By the way, I've submitted issue #525 at https://polyglot.network/, just in case they know of any demand for fixing it and can help aggregate that demand.
And I've linked to this thread from the issue, so All The Things are connected now at least.
On 25 Apr 2020, Mark Phippard wrote:
>On Sat, Apr 25, 2020 at 2:18 PM Daniel Shahaf <d.s_at_daniel.shahaf.name
> Mark Phippard wrote on Sat, 25 Apr 2020 18:01 +00:00:
> > But the final goal should be something like this (in order of
> > 1. Do not store a pristine in working copy for the file
> > 2. Do not do deltification on the client when committing
> > 3. Do not do compression on server when storing
> > 4. Do not do deltification on server
> Does #4 apply to commits, updates, or both?
>I would say both.
>> what is a large binary file that shouldn't be deltified?
>> is the important question here. The idea is to have reasonable
>> behaviour out of the box, without adding mandatory configuration
>In reference to Brane's question ... I agree doing it automatically
>would be better. I would be +1 if someone figured out a good way. It
>seems like getting the plumbing in place would be a good first step
>though. IMO, the complications are:
>1. Not storing the pristine seems at least mildly controversial to do
>automatically depending on one's workflow. I could always live with
>it, but I almost always work while attached to a network. Perhaps
>this could just be a local conf file option that applied to all
>binary files .. maybe with a corresponding svn:xxx property that
>overrides the conf file?
>2. Trying to identify a specific subset of binary files that need
>these features seems hard. There are past threads of people talking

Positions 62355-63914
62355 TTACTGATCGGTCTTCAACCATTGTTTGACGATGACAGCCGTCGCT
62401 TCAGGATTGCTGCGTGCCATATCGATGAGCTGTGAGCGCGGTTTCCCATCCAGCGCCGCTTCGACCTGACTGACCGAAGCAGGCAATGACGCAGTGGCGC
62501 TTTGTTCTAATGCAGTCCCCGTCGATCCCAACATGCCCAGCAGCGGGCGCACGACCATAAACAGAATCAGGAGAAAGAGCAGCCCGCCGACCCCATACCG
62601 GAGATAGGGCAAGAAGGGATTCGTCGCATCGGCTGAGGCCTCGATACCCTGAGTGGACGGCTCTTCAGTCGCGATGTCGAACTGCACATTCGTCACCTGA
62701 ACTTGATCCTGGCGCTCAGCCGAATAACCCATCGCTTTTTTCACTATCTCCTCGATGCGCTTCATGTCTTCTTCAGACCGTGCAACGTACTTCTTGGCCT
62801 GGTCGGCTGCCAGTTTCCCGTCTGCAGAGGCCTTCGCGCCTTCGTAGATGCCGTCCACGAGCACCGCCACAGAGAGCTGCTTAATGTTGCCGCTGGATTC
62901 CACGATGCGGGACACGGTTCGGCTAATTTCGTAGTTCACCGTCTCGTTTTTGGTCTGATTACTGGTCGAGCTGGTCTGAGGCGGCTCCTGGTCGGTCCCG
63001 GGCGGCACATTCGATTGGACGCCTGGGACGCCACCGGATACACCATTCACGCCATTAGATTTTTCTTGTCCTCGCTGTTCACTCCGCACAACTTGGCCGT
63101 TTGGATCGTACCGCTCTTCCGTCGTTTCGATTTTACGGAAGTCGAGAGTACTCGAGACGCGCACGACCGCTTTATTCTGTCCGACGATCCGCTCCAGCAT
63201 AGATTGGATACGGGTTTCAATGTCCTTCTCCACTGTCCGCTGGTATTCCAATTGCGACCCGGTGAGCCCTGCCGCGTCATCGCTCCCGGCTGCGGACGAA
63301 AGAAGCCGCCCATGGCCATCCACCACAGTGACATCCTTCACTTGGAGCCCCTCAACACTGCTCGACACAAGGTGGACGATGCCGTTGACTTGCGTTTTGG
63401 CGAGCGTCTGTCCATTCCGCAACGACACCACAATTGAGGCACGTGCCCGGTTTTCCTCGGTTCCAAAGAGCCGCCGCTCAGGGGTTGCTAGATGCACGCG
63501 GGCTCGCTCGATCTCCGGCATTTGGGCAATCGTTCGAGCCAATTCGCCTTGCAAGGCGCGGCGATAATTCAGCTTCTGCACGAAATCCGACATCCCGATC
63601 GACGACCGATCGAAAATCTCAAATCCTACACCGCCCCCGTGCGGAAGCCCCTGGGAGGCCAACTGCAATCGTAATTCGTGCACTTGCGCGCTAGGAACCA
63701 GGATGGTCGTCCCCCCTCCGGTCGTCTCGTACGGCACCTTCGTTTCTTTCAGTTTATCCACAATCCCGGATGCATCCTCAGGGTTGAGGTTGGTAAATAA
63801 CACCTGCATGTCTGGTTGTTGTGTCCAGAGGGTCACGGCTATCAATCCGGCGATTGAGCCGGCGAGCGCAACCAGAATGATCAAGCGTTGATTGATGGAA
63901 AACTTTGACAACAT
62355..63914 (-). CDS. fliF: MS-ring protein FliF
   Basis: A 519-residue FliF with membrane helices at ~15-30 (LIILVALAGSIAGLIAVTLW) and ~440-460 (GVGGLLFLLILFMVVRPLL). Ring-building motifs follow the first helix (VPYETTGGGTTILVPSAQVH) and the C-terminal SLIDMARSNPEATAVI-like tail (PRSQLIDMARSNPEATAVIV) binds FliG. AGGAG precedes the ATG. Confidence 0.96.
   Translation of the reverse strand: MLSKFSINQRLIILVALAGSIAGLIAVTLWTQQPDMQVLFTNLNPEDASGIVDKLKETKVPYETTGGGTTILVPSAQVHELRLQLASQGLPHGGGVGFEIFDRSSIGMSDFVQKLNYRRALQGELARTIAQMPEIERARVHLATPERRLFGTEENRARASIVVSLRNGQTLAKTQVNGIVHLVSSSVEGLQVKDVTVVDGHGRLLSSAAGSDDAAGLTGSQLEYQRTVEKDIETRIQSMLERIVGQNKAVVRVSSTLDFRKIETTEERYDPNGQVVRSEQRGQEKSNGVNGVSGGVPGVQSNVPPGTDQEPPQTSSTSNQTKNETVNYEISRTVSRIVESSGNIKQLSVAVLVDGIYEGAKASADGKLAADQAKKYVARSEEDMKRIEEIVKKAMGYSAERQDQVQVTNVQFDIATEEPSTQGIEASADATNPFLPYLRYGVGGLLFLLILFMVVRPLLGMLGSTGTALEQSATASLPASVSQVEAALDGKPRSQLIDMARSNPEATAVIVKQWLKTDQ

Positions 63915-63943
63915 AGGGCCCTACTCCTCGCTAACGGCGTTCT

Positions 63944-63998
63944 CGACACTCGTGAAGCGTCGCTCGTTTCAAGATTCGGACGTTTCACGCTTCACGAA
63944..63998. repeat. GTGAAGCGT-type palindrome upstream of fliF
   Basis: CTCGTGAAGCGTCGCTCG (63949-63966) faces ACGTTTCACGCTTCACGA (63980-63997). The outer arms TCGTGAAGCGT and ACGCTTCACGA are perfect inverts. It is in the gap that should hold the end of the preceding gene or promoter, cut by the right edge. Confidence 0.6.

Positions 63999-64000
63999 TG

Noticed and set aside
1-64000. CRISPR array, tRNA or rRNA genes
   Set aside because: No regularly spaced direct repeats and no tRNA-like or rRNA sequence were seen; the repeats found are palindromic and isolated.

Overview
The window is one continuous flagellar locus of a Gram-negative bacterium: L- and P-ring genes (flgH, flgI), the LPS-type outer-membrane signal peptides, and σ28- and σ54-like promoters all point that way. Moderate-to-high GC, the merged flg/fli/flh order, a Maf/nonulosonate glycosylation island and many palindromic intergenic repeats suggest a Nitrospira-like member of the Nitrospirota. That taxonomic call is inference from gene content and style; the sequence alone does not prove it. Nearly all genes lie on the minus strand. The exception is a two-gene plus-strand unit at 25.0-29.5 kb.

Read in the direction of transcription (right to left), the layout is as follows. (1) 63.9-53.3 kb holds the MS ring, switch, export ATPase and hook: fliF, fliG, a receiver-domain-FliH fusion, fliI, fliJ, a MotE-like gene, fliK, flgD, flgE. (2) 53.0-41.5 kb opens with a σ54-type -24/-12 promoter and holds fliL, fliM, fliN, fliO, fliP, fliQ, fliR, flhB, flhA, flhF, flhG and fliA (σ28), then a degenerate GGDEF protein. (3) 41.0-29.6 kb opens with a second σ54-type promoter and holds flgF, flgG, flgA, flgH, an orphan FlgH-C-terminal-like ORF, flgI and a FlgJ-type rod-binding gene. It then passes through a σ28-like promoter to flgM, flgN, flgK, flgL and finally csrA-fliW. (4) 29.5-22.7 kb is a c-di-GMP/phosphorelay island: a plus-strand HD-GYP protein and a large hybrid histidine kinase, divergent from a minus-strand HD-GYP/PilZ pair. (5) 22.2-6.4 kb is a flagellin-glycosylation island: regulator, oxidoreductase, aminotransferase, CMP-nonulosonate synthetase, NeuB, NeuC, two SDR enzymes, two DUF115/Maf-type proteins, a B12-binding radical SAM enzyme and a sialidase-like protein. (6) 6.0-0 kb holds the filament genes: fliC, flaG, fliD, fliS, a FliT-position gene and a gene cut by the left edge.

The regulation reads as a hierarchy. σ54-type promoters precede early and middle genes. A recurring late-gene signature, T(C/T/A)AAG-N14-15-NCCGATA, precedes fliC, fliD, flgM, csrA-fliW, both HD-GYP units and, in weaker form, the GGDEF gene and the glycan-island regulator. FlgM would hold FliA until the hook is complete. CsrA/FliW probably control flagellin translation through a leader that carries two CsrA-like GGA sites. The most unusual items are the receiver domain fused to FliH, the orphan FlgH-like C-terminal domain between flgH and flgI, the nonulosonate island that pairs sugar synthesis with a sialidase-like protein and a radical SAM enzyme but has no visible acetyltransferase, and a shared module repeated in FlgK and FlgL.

>about how some large binaries do compress well, such as certain types
>of tar files.
>Personally, I suspect binaries that compress well is rare. Maybe if
>these features could be implemented we should just flip this around
>and make these new behaviors the default for all binary files and
>require a property or setting for the exceptions? Anyway, it seems
>premature to discuss this in too much depth unless someone thinks
>writing this code would be straightforward. I assume it must not be,
>and as I mentioned earlier, unfortunately I am not prepared to be
>able to offer any help.
>My sense, with no hard data to back this up, is that the CollabNet
>customers I am aware of that are sticking with SVN are doing so
>because it already handles large files and large repositories better
>than git, plus for some of them it offers locking workflow which is
>useful for binary files. I suspect if SVN were to get even stronger
>in this area it would cement this as a viable niche where SVN remains
>the best tool for their needs.
Received on 2020-05-12 07:37:57 CEST